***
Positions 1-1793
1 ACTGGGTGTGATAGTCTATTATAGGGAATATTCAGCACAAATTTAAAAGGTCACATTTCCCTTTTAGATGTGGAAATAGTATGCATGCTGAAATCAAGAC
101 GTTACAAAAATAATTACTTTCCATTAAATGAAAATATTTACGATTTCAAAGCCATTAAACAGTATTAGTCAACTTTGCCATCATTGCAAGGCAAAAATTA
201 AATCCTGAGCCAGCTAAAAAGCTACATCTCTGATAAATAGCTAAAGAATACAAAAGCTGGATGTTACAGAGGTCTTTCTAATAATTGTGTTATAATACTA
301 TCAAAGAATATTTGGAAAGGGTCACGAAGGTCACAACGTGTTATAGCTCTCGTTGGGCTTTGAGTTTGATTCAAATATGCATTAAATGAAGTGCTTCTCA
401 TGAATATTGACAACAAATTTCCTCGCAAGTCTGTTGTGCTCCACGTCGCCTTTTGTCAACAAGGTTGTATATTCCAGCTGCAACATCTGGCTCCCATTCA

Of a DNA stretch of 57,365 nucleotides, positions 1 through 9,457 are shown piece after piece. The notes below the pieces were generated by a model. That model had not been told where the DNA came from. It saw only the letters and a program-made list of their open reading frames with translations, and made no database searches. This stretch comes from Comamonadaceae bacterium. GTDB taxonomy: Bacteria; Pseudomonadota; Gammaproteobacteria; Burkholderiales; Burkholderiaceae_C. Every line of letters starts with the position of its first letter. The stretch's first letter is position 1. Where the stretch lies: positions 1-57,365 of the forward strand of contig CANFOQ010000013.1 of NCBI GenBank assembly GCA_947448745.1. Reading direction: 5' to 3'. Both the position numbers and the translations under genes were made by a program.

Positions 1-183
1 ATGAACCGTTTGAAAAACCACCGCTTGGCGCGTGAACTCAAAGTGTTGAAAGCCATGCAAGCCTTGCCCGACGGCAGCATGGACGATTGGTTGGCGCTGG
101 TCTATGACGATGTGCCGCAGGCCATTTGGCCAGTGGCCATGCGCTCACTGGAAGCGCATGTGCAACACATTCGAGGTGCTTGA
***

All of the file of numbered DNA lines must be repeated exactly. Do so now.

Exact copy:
Positions 1-1793
1 ACTGGGTGTGATAGTCTATTATAGGGAATATTCAGCACAAATTTAAAAGGTCACATTTCCCTTTTAGATGTGGAAATAGTATGCATGCTGAAATCAAGAC
101 GTTACAAAAATAATTACTTTCCATTAAATGAAAATATTTACGATTTCAAAGCCATTAAACAGTATTAGTCAACTTTGCCATCATTGCAAGGCAAAAATTA
201 AATCCTGAGCCAGCTAAAAAGCTACATCTCTGATAAATAGCTAAAGAATACAAAAGCTGGATGTTACAGAGGTCTTTCTAATAATTGTGTTATAATACTA
301 TCAAAGAATATTTGGAAAGGGTCACGAAGGTCACAACGTGTTATAGCTCTCGTTGGGCTTTGAGTTTGATTCAAATATGCATTAAATGAAGTGCTTCTCA
401 TGAATATTGACAACAAATTTCCTCGCAAGTCTGTTGTGCTCCACGTCGCCTTTTGTCAACAAGGTTGTATATTCCAGCTGCAACATCTGGCTCCCATTCA

Of a DNA stretch of 57,365 nucleotides, positions 1 through 9,457 are shown piece after piece. The notes below the pieces were generated by a model. That model had not been told where the DNA came from. It saw only the letters and a program-made list of their open reading frames with translations, and made no database searches. This stretch comes from Comamonadaceae bacterium. GTDB taxonomy: Bacteria; Pseudomonadota; Gammaproteobacteria; Burkholderiales; Burkholderiaceae_C. Every line of letters starts with the position of its first letter. The stretch's first letter is position 1. Where the stretch lies: positions 1-57,365 of the forward strand of contig CANFOQ010000013.1 of NCBI GenBank assembly GCA_947448745.1. Reading direction: 5' to 3'. Both the position numbers and the translations under genes were made by a program.

Positions 1-183
1 ATGAACCGTTTGAAAAACCACCGCTTGGCGCGTGAACTCAAAGTGTTGAAAGCCATGCAAGCCTTGCCCGACGGCAGCATGGACGATTGGTTGGCGCTGG
101 TCTATGACGATGTGCCGCAGGCCATTTGGCCAGTGGCCATGCGCTCACTGGAAGCGCATGTGCAACACATTCGAGGTGCTTGA